Germany meets Finland: Jan Costin Wagner’s Ice Moon

Things have (ahem) been somewhat biased towards Danish and Scandinavian crime fiction in the last few posts. So I’m trying to broaden my horizons by means of a German crime novel by Jan Costin Wagner. But wait…his wife’s Finnish and the book’s set in Finland? So much for weaning myself off Nordic crime.

First line: Kimmo Joentaa was alone with her when she went to sleep.

I hadn’t heard of Costin Wagner before, but really liked Ice Moon (Eismond), his second novel, which features the young Finnish policeman Kimmo Joentaa. The novel opens with the death of Joentaa’s wife after a long illness, and in many ways is a study of grief that happens to be woven into a murder investigation. Each of the victims has been smothered in their sleep, and Joentaa becomes fascinated by these ‘eerily tranquil’ killings, while trying to absorb the loss of his own wife.

The novel’s nicely written, with a characteristic Nordic feel, and the both the investigator and the murderer’s story are explored with sensitivity. The Independent on Sunday described the book as ‘intriguing and touching’, which is spot on. A lovely little read.

Ice Moon is published in translation by Vintage Books (2006), and you can read the first few chapters online here.

7 thoughts on “Germany meets Finland: Jan Costin Wagner’s Ice Moon

  1. The second one in the series, Silence, is out now and the third, The Winter of the Lions is out in June. I find these books very haunting.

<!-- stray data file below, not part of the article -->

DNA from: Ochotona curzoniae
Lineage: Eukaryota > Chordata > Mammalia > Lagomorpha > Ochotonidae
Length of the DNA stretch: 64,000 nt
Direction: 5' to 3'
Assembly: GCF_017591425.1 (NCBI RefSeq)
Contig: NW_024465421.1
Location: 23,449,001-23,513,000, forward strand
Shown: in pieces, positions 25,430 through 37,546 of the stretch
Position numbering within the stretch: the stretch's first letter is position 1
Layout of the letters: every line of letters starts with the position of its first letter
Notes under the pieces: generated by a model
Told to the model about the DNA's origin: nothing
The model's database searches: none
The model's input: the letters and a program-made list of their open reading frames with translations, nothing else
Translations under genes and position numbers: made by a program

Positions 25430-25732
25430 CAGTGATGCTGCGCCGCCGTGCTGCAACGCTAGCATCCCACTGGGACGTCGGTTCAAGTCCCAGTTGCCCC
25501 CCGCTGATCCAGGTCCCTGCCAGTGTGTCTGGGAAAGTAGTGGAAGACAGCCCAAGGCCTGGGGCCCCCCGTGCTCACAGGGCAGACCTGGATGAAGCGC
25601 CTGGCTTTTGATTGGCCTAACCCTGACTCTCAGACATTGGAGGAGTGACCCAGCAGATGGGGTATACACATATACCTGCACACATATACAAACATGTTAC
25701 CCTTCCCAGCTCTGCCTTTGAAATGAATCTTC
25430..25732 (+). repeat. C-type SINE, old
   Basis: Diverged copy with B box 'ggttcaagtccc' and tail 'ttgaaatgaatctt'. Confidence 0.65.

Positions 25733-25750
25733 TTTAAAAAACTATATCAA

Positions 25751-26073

I hope you don’t mind but I have imported your blog into the Crime Fiction Friend Feed Room (a fancy RSS reader) where you can further comment and share links: We’re a friendly bunch :).

  2. I thought this was a very good novel, also – I did not like the successor (Silence, recently published) as much, because the character of the boss changed so much, and for other reasons, though it was a pretty good novel compared with most crime novels. Ice Moon was special because of the way it conveys grief so well, I think, and the parallels between the detective’s feelings about that and the way he solved the case.

    • Yes, I agree – it is special in terms of what it’s trying to do. I’ll try Silence and see what I think – I did like the detective figure very much.

  3. Pingback: #9 Jan Costin Wagner / Silence | Mrs. Peabody Investigates

  4. Pingback: #18 Jan Costin Wagner / The Winter of the Lions | Mrs. Peabody Investigates

  5. Pingback: Deutschi Crime Night and the ‘Crime Fiction in German’ volume | Mrs. Peabody Investigates

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